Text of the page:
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How We Obtain Sufficient Coenzyme Q
Benjamin Dahl
Beloit College, Beloit, Wisconsin
Avoiding Coenzyme Q (CoQ) deficiency is important
because it can help prevent disease. Diet can affect CoQ Figure 1:The function of CoQ is to carry a pair of electrons
levels in multiple ways: a certain amount of CoQ we get
directly from the food we eat, and many of the vitamins
required to synthesize CoQ also come from the food we eat.
My hypothesis was that consuming enough of the necessary
vitamins to allow the body to synthesize CoQ is more
effective in avoiding a deficiency than consuming food with
higher amounts of CoQ. Peer reviewed articles on scientific
research and experiments were used to investigate this
hypothesis. Only ten percent of dietary CoQ is absorbed by
the intestines, and certain vitamin supplements have been
shown to increase CoQ levels. However, the healthy CoQ
level for an average person has not yet been agreed upon.
Since it is synthesized by humans, it is not a vitamin and
may be hazardous when taken as a supplement. Statin
drugs taken to lower cholesterol inhibit the pathway by
which CoQ is made, but the health implications of this have
not been found.
Figure 2: Role of CoQ in the Electron Transport Chain
Coenzyme Q (CoQ), also known as ubiquinone, is a
molecule that each cell has in its mitochondria that aids in
multiple steps of ATP production. It is found in every cell in
the body, and so a deficiency in CoQ is serious. Some of
the effects are Parkinson’s disease and heart problems.
The CoQ that we have in our body is a mixture of CoQ that
we synthesize ourselves and CoQ that we get from our diet.
CoQ synthesis is a complicated process that requires a
variety of vitamins. The foods that give the highest amount
of dietary CoQ are animal products, mainly beef and pork.
The average American diet consists of too much meat and
not enough, and a narrow variety, of vegetables. So here
we have a dilemma. On one hand, one could reason that
Americans should be safe from CoQ deficiency because of
all the meat we consume. However, one could also reason
that we are in danger of CoQ deficiency because the lack of
vegetables in our diet would lead to a lack of various
vitamins, which would inhibit our cells from making CoQ. I
intend to use peer-reviewed articles and books to research
this question. My hypothesis is that, in regard to CoQ
deficiency, the problems from lack of vegetables, and
therefore vitamins, will outweigh the benefits from high meat
To test my hypothesis I used peer-reviewed articles of
scientific research and experiments.
-Statins block here
Figure 3: Effect of Statin Drugs: To the left
is a simplified diagram of the cholesterol
synthesis process. CoQ is an alternative
product of the same process. Cholesterol
lowering drugs, known as statins, block the
process at the step between HMG CoA
and Mevalonate. It has been shown that
these drugs result in lower CoQ levels.
This is ironic, because lowering cholesterol
is a common way to reduce risk of heart
disease, but lowering CoQ is a very
effective way of increasing risk of heart
disease. (Lovastatin 1)
-Mice fed daily either 0, 93, or 371 mg CoQ/kg body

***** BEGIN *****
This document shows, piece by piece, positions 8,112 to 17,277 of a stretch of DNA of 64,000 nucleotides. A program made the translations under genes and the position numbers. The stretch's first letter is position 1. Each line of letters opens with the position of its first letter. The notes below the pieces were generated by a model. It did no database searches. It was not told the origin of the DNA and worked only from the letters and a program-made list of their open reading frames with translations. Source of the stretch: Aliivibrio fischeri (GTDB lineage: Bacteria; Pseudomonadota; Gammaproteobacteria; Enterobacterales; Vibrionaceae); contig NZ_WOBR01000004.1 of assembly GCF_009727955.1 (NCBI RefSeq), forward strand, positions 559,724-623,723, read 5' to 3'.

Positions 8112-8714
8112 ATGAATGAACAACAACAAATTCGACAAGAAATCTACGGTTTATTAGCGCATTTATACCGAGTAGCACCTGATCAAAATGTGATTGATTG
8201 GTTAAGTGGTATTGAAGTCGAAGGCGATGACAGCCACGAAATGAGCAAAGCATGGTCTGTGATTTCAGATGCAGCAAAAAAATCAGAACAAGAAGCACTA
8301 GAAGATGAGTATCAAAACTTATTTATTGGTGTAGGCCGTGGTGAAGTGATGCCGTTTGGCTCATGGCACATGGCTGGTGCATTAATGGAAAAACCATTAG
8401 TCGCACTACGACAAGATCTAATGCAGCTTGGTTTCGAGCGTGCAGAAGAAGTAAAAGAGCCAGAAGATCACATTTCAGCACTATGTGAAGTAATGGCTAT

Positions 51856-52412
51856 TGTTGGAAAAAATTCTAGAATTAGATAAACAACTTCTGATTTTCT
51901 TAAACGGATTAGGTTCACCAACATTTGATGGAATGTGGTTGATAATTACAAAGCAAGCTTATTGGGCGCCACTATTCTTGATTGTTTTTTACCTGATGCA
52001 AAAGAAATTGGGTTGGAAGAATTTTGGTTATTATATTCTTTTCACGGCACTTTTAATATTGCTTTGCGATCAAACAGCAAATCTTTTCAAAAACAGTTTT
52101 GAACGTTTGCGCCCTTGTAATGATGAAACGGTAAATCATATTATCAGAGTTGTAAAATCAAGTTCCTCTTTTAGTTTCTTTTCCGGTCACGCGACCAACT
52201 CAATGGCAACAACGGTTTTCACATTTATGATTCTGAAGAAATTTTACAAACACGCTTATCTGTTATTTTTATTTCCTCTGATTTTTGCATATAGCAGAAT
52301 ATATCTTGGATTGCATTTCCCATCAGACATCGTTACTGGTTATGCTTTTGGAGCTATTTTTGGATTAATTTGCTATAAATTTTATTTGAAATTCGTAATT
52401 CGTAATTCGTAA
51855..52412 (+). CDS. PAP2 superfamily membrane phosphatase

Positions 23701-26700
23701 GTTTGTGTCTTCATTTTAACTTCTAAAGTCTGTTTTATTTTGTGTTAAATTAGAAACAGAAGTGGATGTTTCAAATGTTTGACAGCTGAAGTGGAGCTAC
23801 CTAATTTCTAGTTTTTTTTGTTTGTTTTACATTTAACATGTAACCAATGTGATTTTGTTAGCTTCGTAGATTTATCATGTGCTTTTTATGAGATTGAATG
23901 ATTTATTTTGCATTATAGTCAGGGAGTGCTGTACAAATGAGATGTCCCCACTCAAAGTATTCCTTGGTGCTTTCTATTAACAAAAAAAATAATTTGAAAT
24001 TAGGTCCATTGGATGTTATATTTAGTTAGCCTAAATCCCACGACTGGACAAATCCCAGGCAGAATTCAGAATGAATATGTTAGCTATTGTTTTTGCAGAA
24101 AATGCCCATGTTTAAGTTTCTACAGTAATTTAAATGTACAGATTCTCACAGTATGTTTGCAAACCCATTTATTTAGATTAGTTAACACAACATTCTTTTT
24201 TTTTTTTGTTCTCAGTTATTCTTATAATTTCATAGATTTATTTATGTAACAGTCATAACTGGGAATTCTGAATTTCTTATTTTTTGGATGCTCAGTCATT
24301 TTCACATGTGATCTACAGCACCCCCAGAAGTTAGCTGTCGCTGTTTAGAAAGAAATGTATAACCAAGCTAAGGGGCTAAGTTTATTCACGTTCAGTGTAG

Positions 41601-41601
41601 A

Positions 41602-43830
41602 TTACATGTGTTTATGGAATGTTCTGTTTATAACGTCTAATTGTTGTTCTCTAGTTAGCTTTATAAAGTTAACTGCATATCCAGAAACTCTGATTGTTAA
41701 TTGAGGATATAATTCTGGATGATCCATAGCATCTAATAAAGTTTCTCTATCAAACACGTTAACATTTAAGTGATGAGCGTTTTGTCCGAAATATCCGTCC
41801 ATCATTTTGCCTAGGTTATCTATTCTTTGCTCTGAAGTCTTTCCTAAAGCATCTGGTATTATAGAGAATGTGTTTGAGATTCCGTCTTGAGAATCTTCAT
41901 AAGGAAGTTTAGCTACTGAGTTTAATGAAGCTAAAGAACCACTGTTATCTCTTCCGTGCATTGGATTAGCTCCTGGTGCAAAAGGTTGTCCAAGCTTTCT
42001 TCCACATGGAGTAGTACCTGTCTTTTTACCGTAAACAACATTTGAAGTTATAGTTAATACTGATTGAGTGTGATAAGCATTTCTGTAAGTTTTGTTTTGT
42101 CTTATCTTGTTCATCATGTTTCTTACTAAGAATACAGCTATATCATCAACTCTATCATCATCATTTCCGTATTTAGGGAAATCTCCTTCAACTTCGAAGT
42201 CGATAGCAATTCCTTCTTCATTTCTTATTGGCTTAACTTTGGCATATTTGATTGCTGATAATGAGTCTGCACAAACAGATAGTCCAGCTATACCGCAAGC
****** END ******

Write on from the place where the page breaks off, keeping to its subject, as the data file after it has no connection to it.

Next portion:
weight had no effect on lifespan, Electron transport
chain function, or redox functions measured, but did
increase tissue levels with dosage. (Sohal 2006)
-Coenzyme Q deficiency is often a problem based on
genetics (Quinzii 2007)
-CoQ synthesis “requires many enzymes and known
vitamins and minerals for the enzymatic reactions”.
These include vitamins B6, B3, B5, B9, and C.
(Folkers 1974)
-A vitamin E deficiency can decrease CoQ production.
(Folkers 1990)
-Average daily intake of CoQ is between 3-5mg.
(Kagan 2001)
-Total absorption of dietary CoQ is less than 10%.
(Kagan 2001)
-CoQ is predominantly found in animal heart and liver
tissue, but there is also significant amounts found in
beef and pork. (Purchas 2004)
-Lovastatin, a cholesterol lowering drug, lowers CoQ
levels. (Fokkers 1990)
-CoQ from supplements may be hazardous, disturbing
the Electron Transport Chain and producing free
radicals. (Hekimi 2006)
It is appropriate to conclude that these results suggest that
my hypothesis was correct. There is not sufficient research
done with regard to the healthy amount of CoQ one should
have, or the healthy daily intake, to come to a concrete
conclusion. Nor is there enough knowledge of the CoQ
biosynthesis process to confidently recommend a list of daily
nutrient intake values that would, without a doubt, help avoid
CoQ deficiency. It has been shown that a lack of Vitamin E,
which is an essential part in CoQ synthesis, leads to lower
levels of CoQ, so sufficient vitamin intake is important to
maintaining CoQ. However, this does not necessarily mean
that it is more important than eating food with lots of CoQ.
Folkers, Karl. "Relationships between coenzyme Q and vitamin E." American Journal of
Clinical Nutrition 27(1974): 1026
Folkers, Karl. "Lovastatin decreases coenzyme Q levels in humans." American Journal
of Clinical Nutrition 87(1990):521
Hekimi (2006) in Ordman,
Kagan, Valerian and Quinn, Peter. (editors) Coenzyme Q. Molecular Mechanisms in
Health and Disease. 2001 CRC Press LLC, Boca Ratin, Florida.
Quinzii, Catarina M. “Human Coenzyme Q10 Deficiency.” Neurochemical Research
32(2007): 723
Purchas, RW et al. “Concentrations in beef and lamb of taurine, carnosine, coenzyme
Q10, and creatine.” Meat Science 66 (2004): 629.
Sohal, RS et al. “Effect of coenzyme Q10 intake on endogenous coenzyme Q content,
mitochondrial electron transport chain, antioxidative defenses, and lifespan of mice,”
Free Rad Bio Med 40 (2006): 480.